Almost. Trying to pack all we could into the month, we snuck a dream honeymoon to Italy into March’s last days. Unfortunately, the trip turned out to be one week before my husband’s first cancer surgery. Looking back, that might not have been the brightest strategy but hey, it was Italy!

Through the years, we celebrated plenty of anniversaries of times when things were simpler. We toasted moments that had been brand new and those after cancer colored the months and years. When that guy of mine died suddenly, it was more than easy to sweep all of those times into the grayness of grief. When memories seem broken, who wants to remember them? Yet, those happy times were no less happy and they are no less part of us. They are just more painful to remember. When the person who helped make those memories is no longer here, our memories become both lion and lamb. But then the flip side of joy is pain – and vice versa. That’s just life’s dichotomy and who complains when the pendulum swings the other way? Life is perfect — said no one ever.  It hands us things we have no control over and sometimes they suck big-time. Like a temperature inversion, the fog eventually lifts, however, and suddenly choices are in our hands.

The year my husband-to-be rode his white horse into town, he  redecorated the month of March with some pretty good feng shui. When the lion caught up with him, he left behind  a hell of a lot of memories and I have all I can do to remember them without bawling. When you’re left without a right, it’s hard to find your center- but I’m giving it my best shot.  What I tell myself (and it’s a handy public service announcement) is that just because the moments are over — doesn’t mean they didn’t happen. Boy, did they happen.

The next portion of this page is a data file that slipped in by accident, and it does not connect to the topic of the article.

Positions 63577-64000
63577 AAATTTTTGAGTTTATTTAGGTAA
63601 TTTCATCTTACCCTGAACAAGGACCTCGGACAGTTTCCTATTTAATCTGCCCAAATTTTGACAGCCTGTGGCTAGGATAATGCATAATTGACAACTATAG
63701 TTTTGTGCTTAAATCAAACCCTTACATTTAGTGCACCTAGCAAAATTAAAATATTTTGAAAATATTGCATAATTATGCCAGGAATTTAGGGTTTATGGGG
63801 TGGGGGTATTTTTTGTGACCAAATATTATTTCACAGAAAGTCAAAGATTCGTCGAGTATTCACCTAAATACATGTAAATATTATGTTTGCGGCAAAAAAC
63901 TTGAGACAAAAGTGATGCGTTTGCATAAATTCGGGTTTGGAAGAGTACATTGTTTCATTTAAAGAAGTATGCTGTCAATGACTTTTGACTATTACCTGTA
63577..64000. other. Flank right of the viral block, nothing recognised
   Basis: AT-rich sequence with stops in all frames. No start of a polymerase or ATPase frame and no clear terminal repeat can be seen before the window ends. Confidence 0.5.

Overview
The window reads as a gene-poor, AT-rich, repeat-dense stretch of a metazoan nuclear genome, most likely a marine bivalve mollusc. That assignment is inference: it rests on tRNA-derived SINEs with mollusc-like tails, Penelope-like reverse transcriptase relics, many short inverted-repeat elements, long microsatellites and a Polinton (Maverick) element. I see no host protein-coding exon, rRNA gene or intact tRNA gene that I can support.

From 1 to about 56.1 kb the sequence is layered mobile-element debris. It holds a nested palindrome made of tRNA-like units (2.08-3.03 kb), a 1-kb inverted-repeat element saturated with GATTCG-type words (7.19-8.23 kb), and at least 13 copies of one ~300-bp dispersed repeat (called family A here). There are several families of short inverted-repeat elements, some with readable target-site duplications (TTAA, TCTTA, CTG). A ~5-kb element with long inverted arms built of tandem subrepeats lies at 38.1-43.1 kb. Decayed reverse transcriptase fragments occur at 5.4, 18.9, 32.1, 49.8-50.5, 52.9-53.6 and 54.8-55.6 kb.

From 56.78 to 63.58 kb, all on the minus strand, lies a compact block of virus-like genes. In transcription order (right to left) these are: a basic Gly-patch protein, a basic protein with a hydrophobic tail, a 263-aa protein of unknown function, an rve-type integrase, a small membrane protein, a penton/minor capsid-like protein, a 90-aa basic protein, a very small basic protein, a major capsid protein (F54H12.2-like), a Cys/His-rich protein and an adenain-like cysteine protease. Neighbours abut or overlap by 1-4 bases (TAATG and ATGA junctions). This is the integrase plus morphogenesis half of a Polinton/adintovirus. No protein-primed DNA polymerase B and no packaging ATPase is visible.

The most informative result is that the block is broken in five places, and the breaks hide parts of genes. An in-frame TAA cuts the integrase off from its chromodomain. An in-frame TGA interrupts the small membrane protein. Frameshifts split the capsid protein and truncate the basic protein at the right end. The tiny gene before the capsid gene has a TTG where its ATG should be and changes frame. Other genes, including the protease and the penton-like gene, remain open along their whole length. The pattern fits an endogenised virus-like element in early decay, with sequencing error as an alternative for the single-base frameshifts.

I hate to admit it, but sometimes I barely remember celebrating my brother’s birthday. So many years have gone by since he blew out candles on my mom’s homemade cakes but I have to believe he was happy then. And no matter how much time elapses, nothing can change that any more than I can or would erase the memories of our wedding celebration. The ultimate end to our grand romance does not erase the life of the miracle couple who dared cancer to divide them. The fact that death eventually did does nothing to deny the years my guy defied the odds.

One day I hope to travel again to the home of my ancestors across the pond. I’ll make new new memories in Italy but the singular memories of a goofy couple on their honeymoon will always remain. Just picturing that warm March afternoon in Rome, scarfing snacks on the hotel rooftop we climbed up to by accident, makes me smile and always will.

Everything that happens, even one moment after it does, is a memory. Some are better than others but all are part of the fabric of your being, ready to prop you up, give you hope and make you smile when you need them most. That doesn’t mean you won’t cry in the process, but that’s part of life, too. It’s the part that weathers months and storms, and still ushers in spring each year. We can learn a lot from this tempestuous month that comes in a like a lion and eventually becomes a docile lamb. Our crazy quilt of memories is stuffed with months, days, years of both pain and joy. Depending on the season of our life, one side or the other has us covered. Only we know when we are able to flip that quilt to the other side.

The last two weeks I’ve noticed that, in spite of itself, March’s frigid ground is giving way to nature’s Powerball ticket. Even if they are watered at times with tears, stubborn but hopeful green shoots still show up ever year. That’s the thing about spring and about us resilient humans.

Hello, March — my new friend.